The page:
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    • Maybe re-read the article. And then post quotes of where Mr Medred is ” judging”. It’s unbiased reporting. Just because it is about an issue you are passionate and sensitive about, that doesn’t’ t make it “judging”.

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    • Celia: there’s a difference between judging and describing. sometimes it’s better to fight. sometimes it’s better to drop things and just move on. i’ve known Dave Haeg almost from the beginning of this. i personally like the guy. in most parts, in life, he managed to move on and build himself a decent life. but there is a legitimate question as to whether it has been good for him or for his family to keep battling on this front. as a man who has charged a few windmills, i admire his determination but that doesn’t necessarily mean he has made the right decision for himself and his family. the observation had to be made. i’ve seen more than a few people burn themselves out and wreck family relationships because of their steadfast determination to do the right thing. at some points in life, there can come a tough decision between doing the best thing and doing the right thing. i can’t decide what’s right for Dave. but as a reporter, it is my job to point out that this dichotomy exists.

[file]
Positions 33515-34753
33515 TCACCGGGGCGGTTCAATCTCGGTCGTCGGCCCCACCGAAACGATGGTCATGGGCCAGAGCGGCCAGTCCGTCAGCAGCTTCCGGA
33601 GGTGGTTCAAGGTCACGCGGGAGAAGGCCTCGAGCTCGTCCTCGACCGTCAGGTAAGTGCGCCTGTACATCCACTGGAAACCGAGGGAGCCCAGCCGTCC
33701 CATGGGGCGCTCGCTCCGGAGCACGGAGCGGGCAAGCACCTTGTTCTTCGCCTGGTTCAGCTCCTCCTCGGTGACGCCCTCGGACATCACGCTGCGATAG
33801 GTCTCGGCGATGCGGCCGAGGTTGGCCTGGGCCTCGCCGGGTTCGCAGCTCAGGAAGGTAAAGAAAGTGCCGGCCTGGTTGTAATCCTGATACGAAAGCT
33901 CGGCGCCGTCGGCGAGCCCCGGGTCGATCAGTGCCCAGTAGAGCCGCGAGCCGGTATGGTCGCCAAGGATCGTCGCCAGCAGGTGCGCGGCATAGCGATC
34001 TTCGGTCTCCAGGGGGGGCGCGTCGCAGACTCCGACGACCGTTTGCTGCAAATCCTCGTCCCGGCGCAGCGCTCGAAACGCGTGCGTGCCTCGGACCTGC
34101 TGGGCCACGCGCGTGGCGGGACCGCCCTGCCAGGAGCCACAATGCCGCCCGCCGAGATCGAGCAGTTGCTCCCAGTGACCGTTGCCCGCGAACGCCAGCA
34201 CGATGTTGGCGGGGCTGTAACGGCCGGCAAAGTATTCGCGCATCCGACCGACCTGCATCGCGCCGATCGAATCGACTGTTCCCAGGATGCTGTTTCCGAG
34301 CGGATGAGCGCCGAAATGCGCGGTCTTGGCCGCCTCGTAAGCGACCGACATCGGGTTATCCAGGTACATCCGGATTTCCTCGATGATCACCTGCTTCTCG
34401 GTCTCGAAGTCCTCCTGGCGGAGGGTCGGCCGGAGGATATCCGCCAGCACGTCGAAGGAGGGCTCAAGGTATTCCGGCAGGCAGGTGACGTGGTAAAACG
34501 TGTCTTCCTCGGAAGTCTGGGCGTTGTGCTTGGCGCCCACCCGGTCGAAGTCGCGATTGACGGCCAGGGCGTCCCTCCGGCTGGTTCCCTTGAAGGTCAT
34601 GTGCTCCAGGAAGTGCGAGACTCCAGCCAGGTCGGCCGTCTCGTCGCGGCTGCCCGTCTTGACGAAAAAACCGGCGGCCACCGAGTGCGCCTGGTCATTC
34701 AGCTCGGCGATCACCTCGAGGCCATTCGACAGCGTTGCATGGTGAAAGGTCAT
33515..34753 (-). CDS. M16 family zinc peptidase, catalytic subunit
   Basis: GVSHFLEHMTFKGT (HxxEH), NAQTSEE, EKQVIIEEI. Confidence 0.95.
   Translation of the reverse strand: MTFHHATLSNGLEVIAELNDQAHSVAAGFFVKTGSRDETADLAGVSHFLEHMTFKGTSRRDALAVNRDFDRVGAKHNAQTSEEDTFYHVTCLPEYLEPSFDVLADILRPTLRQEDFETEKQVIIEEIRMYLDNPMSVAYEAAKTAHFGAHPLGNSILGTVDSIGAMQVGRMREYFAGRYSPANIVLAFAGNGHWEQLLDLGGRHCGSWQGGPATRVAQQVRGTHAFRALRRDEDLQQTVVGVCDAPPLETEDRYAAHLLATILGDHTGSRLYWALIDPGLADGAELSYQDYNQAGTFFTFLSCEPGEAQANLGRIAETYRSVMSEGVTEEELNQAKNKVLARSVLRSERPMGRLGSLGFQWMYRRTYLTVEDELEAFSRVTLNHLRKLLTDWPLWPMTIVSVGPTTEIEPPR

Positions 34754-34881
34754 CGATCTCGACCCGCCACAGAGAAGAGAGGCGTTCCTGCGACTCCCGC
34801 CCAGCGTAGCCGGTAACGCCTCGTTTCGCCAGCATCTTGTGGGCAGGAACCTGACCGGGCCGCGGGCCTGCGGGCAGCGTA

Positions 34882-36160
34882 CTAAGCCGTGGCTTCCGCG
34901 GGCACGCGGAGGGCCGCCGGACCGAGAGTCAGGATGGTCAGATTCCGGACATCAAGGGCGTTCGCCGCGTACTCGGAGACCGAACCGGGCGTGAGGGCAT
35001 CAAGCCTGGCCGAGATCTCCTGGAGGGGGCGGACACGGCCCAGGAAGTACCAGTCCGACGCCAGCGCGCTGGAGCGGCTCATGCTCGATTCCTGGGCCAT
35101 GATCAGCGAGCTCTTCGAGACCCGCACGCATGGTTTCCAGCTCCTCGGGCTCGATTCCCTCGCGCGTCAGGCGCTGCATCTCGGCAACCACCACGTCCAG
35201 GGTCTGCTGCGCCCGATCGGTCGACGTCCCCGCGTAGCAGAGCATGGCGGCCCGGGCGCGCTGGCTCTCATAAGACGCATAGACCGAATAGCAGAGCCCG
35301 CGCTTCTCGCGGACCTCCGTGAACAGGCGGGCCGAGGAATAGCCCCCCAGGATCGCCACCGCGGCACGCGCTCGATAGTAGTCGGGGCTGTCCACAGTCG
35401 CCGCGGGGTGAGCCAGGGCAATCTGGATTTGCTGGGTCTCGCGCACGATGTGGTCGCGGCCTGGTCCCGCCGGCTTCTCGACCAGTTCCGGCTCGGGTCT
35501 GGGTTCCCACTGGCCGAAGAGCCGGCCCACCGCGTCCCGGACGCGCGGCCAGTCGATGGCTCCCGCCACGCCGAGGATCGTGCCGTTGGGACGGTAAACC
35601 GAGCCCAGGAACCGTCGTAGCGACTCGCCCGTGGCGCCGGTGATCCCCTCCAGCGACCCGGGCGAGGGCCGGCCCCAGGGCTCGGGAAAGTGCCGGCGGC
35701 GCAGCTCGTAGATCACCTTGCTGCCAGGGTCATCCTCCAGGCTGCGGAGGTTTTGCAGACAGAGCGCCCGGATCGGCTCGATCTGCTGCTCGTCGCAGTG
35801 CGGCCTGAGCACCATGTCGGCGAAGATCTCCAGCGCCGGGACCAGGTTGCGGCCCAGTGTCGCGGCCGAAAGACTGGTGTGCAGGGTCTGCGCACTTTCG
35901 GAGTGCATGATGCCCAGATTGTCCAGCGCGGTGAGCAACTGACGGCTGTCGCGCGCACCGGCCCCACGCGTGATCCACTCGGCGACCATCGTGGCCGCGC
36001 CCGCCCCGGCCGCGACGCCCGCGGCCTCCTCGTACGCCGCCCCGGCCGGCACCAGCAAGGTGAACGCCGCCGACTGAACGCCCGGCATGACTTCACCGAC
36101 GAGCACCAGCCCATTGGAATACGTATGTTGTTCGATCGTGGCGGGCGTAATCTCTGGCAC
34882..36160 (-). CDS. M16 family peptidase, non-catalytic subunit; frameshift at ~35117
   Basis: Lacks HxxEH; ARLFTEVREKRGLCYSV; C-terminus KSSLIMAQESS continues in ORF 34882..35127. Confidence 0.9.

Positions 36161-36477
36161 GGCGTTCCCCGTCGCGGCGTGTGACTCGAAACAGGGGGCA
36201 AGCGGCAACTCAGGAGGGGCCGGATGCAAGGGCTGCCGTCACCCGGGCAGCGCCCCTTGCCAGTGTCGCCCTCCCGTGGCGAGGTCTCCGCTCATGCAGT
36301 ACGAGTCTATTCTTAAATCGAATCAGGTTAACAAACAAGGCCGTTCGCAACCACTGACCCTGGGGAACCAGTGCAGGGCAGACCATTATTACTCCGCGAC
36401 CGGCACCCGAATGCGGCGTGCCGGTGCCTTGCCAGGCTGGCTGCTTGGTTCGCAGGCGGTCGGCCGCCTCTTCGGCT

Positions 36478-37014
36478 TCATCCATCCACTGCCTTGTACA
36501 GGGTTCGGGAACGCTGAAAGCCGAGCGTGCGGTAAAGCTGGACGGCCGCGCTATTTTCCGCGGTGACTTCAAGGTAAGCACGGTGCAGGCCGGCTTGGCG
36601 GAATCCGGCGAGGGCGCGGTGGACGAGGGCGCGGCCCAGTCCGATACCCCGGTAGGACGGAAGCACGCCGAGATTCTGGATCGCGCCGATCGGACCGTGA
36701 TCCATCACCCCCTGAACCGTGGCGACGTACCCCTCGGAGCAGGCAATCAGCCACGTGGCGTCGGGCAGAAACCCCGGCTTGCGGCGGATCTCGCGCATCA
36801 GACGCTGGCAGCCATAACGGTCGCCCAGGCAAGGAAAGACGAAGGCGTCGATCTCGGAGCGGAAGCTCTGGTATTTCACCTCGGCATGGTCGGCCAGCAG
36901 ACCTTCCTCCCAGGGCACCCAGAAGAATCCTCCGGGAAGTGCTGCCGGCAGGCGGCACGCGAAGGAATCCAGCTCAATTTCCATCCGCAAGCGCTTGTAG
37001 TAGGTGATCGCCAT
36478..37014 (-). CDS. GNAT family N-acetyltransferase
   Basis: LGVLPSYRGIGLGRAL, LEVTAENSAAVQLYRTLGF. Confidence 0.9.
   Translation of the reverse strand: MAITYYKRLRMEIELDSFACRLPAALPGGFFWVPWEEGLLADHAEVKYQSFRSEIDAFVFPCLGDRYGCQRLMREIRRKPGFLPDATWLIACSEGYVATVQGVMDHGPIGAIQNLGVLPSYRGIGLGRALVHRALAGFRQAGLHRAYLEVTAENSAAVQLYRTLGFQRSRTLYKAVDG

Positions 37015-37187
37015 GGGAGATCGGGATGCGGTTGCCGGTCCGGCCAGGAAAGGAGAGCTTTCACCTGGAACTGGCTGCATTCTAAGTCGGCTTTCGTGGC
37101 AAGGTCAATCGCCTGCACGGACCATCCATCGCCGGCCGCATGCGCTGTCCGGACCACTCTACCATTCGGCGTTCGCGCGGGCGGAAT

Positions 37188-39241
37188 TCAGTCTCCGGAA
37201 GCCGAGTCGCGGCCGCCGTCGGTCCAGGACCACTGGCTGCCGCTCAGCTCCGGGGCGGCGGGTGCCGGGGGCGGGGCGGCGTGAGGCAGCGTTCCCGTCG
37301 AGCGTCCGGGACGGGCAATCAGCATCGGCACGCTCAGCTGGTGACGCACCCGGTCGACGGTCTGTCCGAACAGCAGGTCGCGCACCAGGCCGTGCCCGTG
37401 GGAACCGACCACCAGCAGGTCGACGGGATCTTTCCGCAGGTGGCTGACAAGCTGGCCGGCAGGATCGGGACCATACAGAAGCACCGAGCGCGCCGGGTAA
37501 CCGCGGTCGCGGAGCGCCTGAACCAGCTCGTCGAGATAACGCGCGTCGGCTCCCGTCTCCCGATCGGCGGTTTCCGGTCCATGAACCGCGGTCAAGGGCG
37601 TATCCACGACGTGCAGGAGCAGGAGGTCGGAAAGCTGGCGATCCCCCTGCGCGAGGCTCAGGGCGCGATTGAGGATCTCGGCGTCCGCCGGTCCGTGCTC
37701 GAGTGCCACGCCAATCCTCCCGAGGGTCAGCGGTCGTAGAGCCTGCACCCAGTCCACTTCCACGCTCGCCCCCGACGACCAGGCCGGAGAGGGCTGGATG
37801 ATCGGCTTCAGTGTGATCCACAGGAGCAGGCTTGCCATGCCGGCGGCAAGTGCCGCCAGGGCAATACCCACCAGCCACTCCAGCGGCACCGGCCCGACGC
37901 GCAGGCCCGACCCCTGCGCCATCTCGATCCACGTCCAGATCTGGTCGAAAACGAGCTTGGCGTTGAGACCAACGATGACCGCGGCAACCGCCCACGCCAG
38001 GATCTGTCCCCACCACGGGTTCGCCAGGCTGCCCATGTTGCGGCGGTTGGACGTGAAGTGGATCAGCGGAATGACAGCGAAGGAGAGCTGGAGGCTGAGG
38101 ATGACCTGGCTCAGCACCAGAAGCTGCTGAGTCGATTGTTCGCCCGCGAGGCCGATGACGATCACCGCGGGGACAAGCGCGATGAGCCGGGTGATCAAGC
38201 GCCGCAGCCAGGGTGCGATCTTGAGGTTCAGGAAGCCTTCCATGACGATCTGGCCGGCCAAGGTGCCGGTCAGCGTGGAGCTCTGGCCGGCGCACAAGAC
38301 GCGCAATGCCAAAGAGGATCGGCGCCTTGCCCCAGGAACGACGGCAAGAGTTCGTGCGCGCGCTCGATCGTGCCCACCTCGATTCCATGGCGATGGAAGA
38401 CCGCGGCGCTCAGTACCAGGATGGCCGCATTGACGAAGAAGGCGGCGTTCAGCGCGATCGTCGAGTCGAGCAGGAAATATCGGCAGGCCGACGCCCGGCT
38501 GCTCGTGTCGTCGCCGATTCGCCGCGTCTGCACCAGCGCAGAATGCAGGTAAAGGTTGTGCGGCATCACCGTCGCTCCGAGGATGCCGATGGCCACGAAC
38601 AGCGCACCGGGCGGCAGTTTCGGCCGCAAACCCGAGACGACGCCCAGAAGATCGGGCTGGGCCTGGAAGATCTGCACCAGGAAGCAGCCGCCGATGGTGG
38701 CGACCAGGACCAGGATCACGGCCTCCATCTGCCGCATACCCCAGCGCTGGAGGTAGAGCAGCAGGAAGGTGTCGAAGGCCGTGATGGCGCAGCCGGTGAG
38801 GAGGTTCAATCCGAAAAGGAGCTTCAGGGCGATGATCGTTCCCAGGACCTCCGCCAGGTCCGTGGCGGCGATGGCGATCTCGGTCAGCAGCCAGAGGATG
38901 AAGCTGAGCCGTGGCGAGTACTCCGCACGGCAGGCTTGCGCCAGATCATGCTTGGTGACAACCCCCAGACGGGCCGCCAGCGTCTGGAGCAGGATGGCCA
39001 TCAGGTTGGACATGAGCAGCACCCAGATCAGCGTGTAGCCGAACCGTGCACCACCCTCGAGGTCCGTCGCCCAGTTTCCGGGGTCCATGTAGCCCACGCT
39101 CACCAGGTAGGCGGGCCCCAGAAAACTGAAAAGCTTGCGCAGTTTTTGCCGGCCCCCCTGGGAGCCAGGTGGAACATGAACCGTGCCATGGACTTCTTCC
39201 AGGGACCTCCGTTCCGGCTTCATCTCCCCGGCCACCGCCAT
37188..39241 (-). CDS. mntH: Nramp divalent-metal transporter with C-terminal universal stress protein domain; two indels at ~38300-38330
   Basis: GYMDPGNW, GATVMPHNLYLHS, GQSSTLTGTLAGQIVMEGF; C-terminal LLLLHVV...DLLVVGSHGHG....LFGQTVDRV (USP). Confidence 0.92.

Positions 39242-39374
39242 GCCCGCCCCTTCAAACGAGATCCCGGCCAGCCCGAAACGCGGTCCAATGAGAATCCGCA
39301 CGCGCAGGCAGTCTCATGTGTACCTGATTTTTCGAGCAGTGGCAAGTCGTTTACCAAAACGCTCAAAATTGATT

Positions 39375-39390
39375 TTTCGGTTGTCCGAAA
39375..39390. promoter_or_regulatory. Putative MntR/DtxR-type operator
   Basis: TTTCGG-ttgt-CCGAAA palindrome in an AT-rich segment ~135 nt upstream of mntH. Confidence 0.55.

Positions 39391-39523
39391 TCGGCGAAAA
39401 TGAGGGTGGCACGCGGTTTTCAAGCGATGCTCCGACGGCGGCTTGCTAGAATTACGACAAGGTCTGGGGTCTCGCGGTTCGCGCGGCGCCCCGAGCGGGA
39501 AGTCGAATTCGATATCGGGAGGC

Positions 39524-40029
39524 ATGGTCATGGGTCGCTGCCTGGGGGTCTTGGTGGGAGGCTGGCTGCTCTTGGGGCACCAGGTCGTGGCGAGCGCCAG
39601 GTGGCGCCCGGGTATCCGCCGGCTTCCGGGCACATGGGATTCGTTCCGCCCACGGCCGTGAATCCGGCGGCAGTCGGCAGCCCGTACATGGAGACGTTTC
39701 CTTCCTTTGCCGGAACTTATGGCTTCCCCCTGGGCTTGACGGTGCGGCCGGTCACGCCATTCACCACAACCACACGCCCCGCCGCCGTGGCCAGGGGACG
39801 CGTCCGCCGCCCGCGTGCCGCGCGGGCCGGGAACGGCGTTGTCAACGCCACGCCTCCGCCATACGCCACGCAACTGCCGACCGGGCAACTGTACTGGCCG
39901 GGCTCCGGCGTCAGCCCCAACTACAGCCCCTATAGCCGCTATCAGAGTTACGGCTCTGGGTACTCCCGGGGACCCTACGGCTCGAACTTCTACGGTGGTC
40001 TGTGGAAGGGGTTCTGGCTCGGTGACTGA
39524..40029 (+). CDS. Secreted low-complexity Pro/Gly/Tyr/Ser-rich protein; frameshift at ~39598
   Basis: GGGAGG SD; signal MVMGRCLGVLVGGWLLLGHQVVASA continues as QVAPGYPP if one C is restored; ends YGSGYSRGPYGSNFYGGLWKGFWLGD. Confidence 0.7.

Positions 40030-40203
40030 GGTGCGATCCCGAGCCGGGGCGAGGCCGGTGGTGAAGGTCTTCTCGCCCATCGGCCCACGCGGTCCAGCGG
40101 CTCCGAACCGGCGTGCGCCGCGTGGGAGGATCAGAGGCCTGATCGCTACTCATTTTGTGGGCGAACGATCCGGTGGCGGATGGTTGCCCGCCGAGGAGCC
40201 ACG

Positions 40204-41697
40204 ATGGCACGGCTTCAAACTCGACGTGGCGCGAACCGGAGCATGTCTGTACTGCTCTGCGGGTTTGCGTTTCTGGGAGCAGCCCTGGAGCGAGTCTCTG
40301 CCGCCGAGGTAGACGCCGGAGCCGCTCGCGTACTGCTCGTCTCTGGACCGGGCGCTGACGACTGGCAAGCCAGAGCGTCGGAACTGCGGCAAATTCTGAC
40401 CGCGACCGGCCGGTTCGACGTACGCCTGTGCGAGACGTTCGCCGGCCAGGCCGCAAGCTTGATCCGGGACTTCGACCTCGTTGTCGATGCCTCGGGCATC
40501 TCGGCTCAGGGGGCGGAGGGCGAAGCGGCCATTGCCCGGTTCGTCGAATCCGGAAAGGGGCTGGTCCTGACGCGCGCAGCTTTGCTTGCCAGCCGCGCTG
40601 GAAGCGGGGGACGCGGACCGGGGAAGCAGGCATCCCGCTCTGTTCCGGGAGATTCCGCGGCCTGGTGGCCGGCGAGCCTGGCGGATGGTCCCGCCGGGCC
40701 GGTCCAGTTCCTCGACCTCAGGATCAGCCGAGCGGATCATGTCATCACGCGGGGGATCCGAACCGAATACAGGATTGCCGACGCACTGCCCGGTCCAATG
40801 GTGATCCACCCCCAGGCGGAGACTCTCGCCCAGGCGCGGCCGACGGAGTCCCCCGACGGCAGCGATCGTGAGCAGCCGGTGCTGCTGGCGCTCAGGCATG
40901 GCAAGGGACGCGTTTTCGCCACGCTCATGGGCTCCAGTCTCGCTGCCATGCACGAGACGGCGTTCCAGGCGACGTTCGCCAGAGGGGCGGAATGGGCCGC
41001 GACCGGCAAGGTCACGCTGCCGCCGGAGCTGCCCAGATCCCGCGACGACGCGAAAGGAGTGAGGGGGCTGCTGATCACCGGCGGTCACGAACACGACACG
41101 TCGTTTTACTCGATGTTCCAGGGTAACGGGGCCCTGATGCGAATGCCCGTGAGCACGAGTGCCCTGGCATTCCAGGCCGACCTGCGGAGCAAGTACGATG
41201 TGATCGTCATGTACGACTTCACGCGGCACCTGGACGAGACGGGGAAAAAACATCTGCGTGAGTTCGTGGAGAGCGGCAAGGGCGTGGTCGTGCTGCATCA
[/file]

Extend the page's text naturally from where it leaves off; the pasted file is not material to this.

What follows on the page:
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      • Interesting response. It reminds me of an old saying. The fear of loss is more powerful than the hope for gain.

        Much of the problems this nation faces revolves the above.

        Ignore the problem, the fight ain’t worth it.

        Let somebody else fix it I i am too busy.

        Like